Fashion designer Marc Jacobs is being sued for copyright infringement in the US by representatives of the 90s grunge band Nirvana after the designer produced items of clothing that make use of the classic black and yellow ‘smiley face’ logo that characterised the band’s brand at the time.
In November of last year, Jacobs reissued his infamous 1993 Grunge Collection in his 2018 Bootleg Redux Grunge Collection. The collection featured a design near identical to Nirvana’s logo and is the subject of the claim.
The Nirvana image with US copyright registration no. VA0000564166 is below and as the suit describes is used on “t-shirts, shirts, hats, hoodies, bags, backpacks, glasses, wallets, and other items of merchandise, many of which have sold extensively for decades, both with and without use of the “Nirvana” mark adjacent to the Smiley Face design and logo.”
A similar design appears on the below Marc Jacobs t-shirt. Here the logo appears near identical save for the eyes of the smiley face which replaces two crosses with the letters M and J.
Copyright in the USA
Copyright protection in the US is governed primarily by the basic framework provided by the Copyright Act 1976 preventing the unauthorised general copying of a work of authorship, for example in having the rights of reproduction. Much like in the UK, copyright specifically protects the work itself, not the overall idea, but the degree of similarity between the present works would indicate that the Marc Jacobs design is an unauthorised reproduction of the Nirvana design.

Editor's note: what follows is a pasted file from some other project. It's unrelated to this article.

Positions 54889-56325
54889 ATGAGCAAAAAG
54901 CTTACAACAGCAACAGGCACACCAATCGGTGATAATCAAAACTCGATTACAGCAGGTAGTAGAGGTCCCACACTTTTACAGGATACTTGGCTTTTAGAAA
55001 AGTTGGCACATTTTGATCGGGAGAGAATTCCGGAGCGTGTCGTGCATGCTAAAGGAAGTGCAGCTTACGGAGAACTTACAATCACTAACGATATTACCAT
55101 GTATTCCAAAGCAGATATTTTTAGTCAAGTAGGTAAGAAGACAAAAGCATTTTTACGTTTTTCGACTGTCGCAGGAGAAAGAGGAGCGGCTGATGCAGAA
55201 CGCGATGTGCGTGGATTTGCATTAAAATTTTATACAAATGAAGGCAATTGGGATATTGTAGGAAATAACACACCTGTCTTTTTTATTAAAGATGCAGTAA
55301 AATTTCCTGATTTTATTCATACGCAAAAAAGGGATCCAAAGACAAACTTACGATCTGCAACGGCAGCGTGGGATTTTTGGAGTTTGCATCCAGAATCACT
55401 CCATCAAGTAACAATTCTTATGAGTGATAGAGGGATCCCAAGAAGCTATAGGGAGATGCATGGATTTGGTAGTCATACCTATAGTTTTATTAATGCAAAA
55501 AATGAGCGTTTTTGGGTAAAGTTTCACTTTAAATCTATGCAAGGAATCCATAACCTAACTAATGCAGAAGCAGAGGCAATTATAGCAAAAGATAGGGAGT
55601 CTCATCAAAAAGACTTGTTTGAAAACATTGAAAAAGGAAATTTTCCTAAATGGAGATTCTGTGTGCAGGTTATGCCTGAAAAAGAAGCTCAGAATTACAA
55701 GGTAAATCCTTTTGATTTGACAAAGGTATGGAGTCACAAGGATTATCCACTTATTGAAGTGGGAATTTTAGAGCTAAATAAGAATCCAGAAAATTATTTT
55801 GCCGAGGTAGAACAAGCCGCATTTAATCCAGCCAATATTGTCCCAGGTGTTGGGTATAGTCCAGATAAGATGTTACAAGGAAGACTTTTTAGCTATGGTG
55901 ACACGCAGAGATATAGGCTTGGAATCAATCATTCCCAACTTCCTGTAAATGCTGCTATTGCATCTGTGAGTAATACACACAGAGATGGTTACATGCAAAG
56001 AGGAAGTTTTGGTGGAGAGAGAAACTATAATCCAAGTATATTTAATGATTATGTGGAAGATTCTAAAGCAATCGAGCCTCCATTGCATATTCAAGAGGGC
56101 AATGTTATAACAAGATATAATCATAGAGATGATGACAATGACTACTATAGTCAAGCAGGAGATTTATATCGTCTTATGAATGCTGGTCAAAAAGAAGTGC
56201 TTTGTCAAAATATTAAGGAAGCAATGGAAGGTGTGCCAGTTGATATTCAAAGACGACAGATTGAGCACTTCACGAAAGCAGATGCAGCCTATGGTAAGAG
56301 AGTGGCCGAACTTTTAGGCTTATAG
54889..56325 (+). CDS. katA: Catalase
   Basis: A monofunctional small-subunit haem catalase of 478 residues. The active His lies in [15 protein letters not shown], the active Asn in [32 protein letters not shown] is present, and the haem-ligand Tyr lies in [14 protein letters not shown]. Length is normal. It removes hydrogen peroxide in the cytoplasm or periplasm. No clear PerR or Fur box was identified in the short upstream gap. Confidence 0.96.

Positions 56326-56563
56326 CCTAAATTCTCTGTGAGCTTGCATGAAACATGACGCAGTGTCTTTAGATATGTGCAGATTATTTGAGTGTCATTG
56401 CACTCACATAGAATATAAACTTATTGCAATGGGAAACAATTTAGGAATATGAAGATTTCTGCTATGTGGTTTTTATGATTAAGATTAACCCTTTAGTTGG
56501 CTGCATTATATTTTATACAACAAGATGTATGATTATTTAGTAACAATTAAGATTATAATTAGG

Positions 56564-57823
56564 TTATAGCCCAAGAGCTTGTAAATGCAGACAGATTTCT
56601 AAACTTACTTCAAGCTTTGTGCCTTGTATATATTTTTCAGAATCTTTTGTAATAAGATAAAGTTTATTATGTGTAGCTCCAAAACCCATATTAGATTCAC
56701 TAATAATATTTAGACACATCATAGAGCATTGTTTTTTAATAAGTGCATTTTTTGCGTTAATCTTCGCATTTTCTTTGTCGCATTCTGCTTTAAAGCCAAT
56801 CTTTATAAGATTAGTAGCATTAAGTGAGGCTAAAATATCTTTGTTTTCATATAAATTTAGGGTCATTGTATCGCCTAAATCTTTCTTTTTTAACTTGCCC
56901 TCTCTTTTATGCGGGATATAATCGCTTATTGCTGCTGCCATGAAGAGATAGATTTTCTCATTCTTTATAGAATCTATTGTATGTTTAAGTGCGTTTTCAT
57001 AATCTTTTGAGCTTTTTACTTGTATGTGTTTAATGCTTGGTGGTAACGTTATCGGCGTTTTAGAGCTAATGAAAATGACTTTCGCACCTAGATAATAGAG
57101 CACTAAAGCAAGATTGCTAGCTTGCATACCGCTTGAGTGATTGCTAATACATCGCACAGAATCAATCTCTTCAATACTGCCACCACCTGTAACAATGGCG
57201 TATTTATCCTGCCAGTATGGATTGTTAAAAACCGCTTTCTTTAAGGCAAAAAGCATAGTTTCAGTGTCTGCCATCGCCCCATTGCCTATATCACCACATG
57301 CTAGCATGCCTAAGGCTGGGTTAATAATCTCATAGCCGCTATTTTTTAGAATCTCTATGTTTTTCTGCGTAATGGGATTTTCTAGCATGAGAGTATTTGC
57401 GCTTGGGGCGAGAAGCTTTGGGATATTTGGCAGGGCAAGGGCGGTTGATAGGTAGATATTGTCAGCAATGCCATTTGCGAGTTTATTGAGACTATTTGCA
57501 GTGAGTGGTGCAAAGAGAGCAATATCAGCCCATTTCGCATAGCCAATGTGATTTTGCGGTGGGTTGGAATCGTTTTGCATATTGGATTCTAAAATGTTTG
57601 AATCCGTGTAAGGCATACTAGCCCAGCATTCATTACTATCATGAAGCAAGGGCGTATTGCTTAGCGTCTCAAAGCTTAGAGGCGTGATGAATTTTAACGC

As in the UK, copyright protection does occur at the point of authorship automatically, regardless of registration, but in the US a rights holder can register their work for copyright protection. In particular, this process clarifies the authority of the registrant as the proper party to commence proceedings, and provides prima facie evidence in court of the validity of the copyright.
Copyright Infringement in the Smiley Face
The Nirvana smiley face was allegedly designed by front-man Kurt Cobain in 1991, and first made an appearance on a flyer advertising a launch party of their Nevermind album for that same year.
Evidence like this would be crucial in determining whether copyright subsists and the band’s representatives at least contend they maintain the copyright in the image which was registered in 1993 (No. VA0000564166). They must then further prove their design was used unlawfully in a way that created an unauthorised substantial similarity between the two designs, which should be relatively easy to prove given their similarity.
The present suit is alleging that Jacobs is using the image to create a clear association to the band in order to appear “more authentic”. It adds that the unauthorised use of such an image is threatening ‘”to dilute the value of Nirvana’s licences with its licensees for clothing products”.
Following an unsuccessful pre-trial demand that Marc Jacobs cease the infringing conduct, the group is now pursuing the claim in court, in particular with a mind to attain monetary damages and the removal of sale of any products with the iconography.
As of yet Jacobs has not responded. On the face of it, it is difficult to see how there is no copyright infringement, and it may be that this is a carefully calculated PR stunt by the fashion designer.